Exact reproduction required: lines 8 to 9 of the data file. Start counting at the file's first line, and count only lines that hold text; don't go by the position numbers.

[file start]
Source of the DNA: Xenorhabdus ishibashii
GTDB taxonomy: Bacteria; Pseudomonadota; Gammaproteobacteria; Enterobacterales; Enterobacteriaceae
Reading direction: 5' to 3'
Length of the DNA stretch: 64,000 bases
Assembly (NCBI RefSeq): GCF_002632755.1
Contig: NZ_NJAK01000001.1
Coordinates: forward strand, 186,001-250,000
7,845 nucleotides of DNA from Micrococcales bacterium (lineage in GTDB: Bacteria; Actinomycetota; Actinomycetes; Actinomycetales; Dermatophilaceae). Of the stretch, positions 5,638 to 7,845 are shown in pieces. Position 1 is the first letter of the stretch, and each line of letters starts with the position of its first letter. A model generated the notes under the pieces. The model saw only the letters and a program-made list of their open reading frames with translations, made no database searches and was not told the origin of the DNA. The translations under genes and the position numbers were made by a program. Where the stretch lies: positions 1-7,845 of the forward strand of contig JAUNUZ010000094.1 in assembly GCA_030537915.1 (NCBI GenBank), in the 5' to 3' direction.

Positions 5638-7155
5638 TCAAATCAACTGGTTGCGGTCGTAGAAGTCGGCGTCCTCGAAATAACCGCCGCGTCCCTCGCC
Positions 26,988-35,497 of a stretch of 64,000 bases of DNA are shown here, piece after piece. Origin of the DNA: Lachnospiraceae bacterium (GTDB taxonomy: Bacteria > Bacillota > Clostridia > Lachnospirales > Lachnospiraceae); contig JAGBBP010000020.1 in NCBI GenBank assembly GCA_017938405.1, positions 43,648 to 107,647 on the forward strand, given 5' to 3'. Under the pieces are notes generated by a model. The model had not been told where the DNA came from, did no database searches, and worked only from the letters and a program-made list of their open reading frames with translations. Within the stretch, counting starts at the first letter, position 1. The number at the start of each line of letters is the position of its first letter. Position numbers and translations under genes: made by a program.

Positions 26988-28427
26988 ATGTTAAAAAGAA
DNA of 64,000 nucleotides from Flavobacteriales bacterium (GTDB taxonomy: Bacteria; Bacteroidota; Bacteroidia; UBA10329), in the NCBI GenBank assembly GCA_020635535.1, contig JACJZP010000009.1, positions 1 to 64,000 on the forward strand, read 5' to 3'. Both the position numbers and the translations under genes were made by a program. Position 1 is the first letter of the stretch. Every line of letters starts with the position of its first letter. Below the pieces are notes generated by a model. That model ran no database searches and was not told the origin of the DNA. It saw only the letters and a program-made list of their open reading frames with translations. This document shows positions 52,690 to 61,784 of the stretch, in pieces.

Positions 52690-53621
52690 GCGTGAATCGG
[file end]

7,845 nucleotides of DNA from Micrococcales bacterium (lineage in GTDB: Bacteria; Actinomycetota; Actinomycetes; Actinomycetales; Dermatophilaceae). Of the stretch, positions 5,638 to 7,845 are shown in pieces. Position 1 is the first letter of the stretch, and each line of letters starts with the position of its first letter. A model generated the notes under the pieces. The model saw only the letters and a program-made list of their open reading frames with translations, made no database searches and was not told the origin of the DNA. The translations under genes and the position numbers were made by a program. Where the stretch lies: positions 1-7,845 of the forward strand of contig JAUNUZ010000094.1 in assembly GCA_030537915.1 (NCBI GenBank), in the 5' to 3' direction.

Positions 5638-7155